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Grain storage success starts in winter

A wet start to the winter cropping season and crop production forecasts of 46.8 million tonnes – 13 per cent above the 10-year-average – have given many grain growers the confidence to start looking ahead at harvest logistics and grain storage capacity for this year.

While growers are keenly aware the latest figures from the Australian Bureau of Agricultural and Resource Economics and Sciences (ABARES) are merely a forecast until grain is in the silo, storage specialists say now is the time to ensure facilities are prepared and ready.

Grains Research and Development Corporation (GRDC) Grain Storage Extension project co-ordinator Chris Warrick is encouraging growers to start maintenance and do a check on storage facilities to help set up for a successful 2021 harvest.

Mr Warrick said growers were increasingly opting for on-farm storage and were focused on improved capacity, understanding what was needed to store grain for longer periods of time and building their knowledge of fumigant and chemical use.

“Managing on-farm grain storage is now an enterprise in itself, requiring planning and preparation to manage successfully,” Mr Warrick said.

“The GRDC Grain Storage team regularly receive calls from growers either looking for guidance on setting up storage, including pest prevention, or looking for help after they’ve discovered a pest or grain quality problem.”

To reduce the risk of issues during and post-harvest the storage expert is advising growers to make time now to assess and undertake maintenance of grain storage systems.

“Preventing issues is always better than dealing with them,” Mr Warrick said.

He advises growers work through six steps to prepare for what is forecast to be an above-average winter harvest:

  1. Aeration cooling is under-utilised in many regions, possibly due to a lack of understanding. Aeration cooling can be ordered for new silos or retro-fitted to existing silos and is an effective way of preventing insects and mould, maintaining superior grain quality and providing storage to hold high-moisture grain safely until it can be blended or dried.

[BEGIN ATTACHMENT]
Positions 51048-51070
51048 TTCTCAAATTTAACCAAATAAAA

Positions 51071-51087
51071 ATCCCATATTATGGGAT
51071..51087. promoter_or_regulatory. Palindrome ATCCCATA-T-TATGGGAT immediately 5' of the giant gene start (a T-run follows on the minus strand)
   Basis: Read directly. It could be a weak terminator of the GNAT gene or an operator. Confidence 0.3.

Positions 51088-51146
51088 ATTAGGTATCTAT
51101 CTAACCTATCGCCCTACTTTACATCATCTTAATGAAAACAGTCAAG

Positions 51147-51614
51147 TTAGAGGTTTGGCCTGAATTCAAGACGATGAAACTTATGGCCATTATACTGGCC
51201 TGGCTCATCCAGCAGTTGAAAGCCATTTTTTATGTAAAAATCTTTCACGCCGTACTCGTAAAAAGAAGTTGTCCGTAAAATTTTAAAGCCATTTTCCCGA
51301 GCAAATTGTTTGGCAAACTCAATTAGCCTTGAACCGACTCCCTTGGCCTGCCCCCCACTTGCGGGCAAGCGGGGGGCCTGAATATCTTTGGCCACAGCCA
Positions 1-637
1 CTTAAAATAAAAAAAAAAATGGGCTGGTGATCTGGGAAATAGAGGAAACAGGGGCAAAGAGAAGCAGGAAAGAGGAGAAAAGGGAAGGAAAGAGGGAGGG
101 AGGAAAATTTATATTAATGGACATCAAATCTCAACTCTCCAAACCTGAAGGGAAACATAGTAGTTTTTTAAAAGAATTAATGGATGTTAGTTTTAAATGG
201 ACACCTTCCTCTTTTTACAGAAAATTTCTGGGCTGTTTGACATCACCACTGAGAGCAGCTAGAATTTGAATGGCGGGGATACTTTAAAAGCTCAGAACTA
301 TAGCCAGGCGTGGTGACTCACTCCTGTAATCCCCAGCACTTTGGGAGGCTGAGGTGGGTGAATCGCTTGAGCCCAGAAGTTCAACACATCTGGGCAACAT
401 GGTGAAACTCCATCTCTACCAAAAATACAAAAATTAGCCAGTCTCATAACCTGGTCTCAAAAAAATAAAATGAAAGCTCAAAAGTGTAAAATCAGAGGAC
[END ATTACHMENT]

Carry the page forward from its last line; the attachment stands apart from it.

2. When choosing aeration fans, aim for two to four litres of air per second per tonne of grain storage capacity. One fan cannot adequately be ducted to multiple silos or effectively moved between silos. The most efficient solution is to have dedicated fan(s) installed directly on the bottom of each silo.
  3. Existing aeration can also be setup for better utilisation, by connecting permanent power supplies to fans, installing an automatic controller or learning when to run fans to optimise aeration cooling. While extension cords to silos may have been used in the past, data shows that once aeration is setup properly it’s easier to operate and gets utilised to its full potential.
  4. Use the downtime in winter to maintain storages in the same way you maintain other harvest equipment. Check all hatches and outlets operate freely, replace any damaged or perished seals, pressure test gas-tight sealable silos and top up oil relief valves. Consider safety improvements, such as adding signage, lights and drainage or engineering safer ladders or walkways to access the top for inspection, maintenance and fumigation.
  5. Storage hygiene is critical. During maintenance make silos and their surrounds easier to clean by covering pockets or ledges where grain accumulates. Make hoppers, conveyors and augers easy and safe to clean out. Adding concrete or gravel around storages will make cleaning up spills faster and more effective. All these steps will reduce the risk of contamination and limit breeding grounds for insects. Removing or reducing food sources for insects, also reduces their population, which is important as conditions warm up and insects begin breeding.
  6. The final step to winter storage preparation is structural treatments. Apply a small film of Diatomaceous earth dust or slurry to the inside of storages and grain handling equipment to ensure any remaining insects are killed.

Mr Warrick said if growers work through these steps, they could be assured that their grain storage systems were clean of insects and functional, safe and easy-to-operate, which would contribute to a more successful harvest.

He said learnings from the 2020/21 harvest also indicated that temporary on-farm storage such as poorly prepared bags and bunkers could be vulnerable to mice and water damage. Losses associated with damaged or flooded grain in short-term storage meant these were not always the cheaper option and had resulted in more growers investing in permanent storage for this season.

For more information contact your nearest grain storage specialist on 1800 WEEVIL or visit GRDC’s Stored Grain information hub.

Mr Warrick has also provided growers with straightforward, practical advice on what they can do to improve their storage via a GRDC webinar that is available through GRDC’s YouTube channel.

Source: GRDC

Image Credit: Chris Warrick